2016 3MT Winners and Finalists

Maureen Grasso and Greg Fishel with audience
Dean Maureen Grasso, left, and Greg Fishel, master of ceremonies, share the stage with finalists and audience members at the 3 Minute Thesis.

The Graduate School hosted the second annual 3 Minute Thesis competition in October 2016 at the Duke Energy Center of Hunt Library. The first and second place winners were from engineering, and the People’s Choice winner was from entomology and plant pathology.

 

The competition challenges Ph.D. students to share their research projects in just three minutes. The top two winners were selected from among 10 finalists by a panel of judges, and the audience members voted for the People’s Choice winner. Below, winners share their experience and offer advice on preparing for the event.

It’s very important to be able to explain your research in 3 minutes in a way that is easy to understand and conveys the general goal of your project, whether you are explaining it to the general public or your boss.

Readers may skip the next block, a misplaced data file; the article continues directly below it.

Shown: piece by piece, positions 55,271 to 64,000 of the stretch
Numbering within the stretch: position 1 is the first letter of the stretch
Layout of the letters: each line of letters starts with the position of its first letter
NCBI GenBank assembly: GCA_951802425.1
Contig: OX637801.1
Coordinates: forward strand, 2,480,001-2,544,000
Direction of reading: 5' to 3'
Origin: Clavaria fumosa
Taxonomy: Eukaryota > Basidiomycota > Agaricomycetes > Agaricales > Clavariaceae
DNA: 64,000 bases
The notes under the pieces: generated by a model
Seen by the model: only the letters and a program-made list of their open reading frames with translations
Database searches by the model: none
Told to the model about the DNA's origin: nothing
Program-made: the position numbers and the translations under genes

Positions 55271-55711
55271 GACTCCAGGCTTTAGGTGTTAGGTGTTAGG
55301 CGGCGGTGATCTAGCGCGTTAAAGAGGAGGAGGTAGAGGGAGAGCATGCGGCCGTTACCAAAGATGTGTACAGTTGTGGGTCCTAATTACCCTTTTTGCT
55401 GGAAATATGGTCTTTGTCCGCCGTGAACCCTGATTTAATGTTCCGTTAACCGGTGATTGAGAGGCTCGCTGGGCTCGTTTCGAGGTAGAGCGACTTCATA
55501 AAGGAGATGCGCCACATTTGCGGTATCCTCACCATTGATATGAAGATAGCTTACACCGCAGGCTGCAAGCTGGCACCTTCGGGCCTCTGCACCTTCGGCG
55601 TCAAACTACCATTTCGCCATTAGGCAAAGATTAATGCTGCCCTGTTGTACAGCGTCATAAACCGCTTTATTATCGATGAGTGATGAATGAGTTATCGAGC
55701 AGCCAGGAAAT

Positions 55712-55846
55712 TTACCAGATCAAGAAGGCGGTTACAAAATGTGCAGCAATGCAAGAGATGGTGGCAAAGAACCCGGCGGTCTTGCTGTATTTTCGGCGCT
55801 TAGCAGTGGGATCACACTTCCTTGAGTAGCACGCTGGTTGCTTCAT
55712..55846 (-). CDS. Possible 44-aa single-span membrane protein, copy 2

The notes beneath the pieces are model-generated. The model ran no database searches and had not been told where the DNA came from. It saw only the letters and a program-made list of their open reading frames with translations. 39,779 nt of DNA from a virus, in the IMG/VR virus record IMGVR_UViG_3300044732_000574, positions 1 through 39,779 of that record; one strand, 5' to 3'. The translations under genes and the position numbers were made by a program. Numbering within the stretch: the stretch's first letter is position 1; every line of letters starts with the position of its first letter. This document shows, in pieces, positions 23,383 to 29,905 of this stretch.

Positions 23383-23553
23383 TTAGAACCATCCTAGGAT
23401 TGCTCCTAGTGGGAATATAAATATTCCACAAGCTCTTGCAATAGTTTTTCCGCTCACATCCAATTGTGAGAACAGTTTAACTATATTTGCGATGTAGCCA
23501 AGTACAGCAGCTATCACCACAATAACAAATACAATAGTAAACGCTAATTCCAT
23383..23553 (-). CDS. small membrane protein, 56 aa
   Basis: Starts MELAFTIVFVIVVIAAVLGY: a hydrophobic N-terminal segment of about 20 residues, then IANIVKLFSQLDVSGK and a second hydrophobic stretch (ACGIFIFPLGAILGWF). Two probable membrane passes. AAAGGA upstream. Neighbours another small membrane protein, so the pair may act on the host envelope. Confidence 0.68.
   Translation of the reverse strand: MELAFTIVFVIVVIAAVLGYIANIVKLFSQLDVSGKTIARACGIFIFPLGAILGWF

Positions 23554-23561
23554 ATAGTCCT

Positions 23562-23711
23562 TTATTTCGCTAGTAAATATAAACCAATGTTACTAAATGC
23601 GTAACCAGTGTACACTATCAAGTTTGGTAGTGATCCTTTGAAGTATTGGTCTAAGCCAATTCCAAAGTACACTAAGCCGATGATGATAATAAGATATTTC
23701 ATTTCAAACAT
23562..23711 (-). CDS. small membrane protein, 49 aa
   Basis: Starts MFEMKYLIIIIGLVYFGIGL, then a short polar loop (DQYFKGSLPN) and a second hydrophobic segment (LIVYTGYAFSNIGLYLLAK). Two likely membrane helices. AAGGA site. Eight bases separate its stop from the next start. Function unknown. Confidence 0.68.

-Gilbert Castillo

All 10 finalists and their presentation topics were:

Shams Al-Amin, Sustainable Water Management for Shared Resources. Civil, Construction & Environmental Engineering, Emily Z. Berglund.

Ali Almalki, Evaluation, Assessment and Enhancement of the Highway Maintenance Planning Process with a Focus on Funding Allocation Optimization. Civil, Construction & Environmental Engineering, William Rasdorf.

Gilbert Castillo, Functional Coatings for Polymers. Chemical and Biomolecular Engineering, Jan Genzer.

Michael Fisher, Microbes of the Common Bed Bug: It’s the Little Things that Matter. Entomology and Plant Pathology, Wes Watson and Coby Schal.

Tanvir Khan, Renewable Energy Resource Sharing in a Neighborhood. Electrical and Computer Engineering, Iqbal Husain and Aranya Chakrabortty.

Res Orgut, Metrics that Matter. Civil, Construction & Environmental Engineering, Edward J. Jaselskis.

Sayed Mashaheet, Ozone Sensitivity: ‘The Plant’s Asthma.’ Entomology and Plant Pathology, David Marshall.

Ben Randall, Knockout Fainting: Mathematical Modeling of Autonomic Nervous System Function to Detect Patients with Orthostatic Intolerance. Mathematics, Mette Olufsen.

Sophia Webster, Gene Drive in the Zika Mosquito Aedes Aegypti. Entomology and Plant Pathology, Maxwell J. Scott.

Atefeh Zamani, Liquefication Mitigation with MICP. Civil, Construction & Environmental Engineering, Brina Montoya.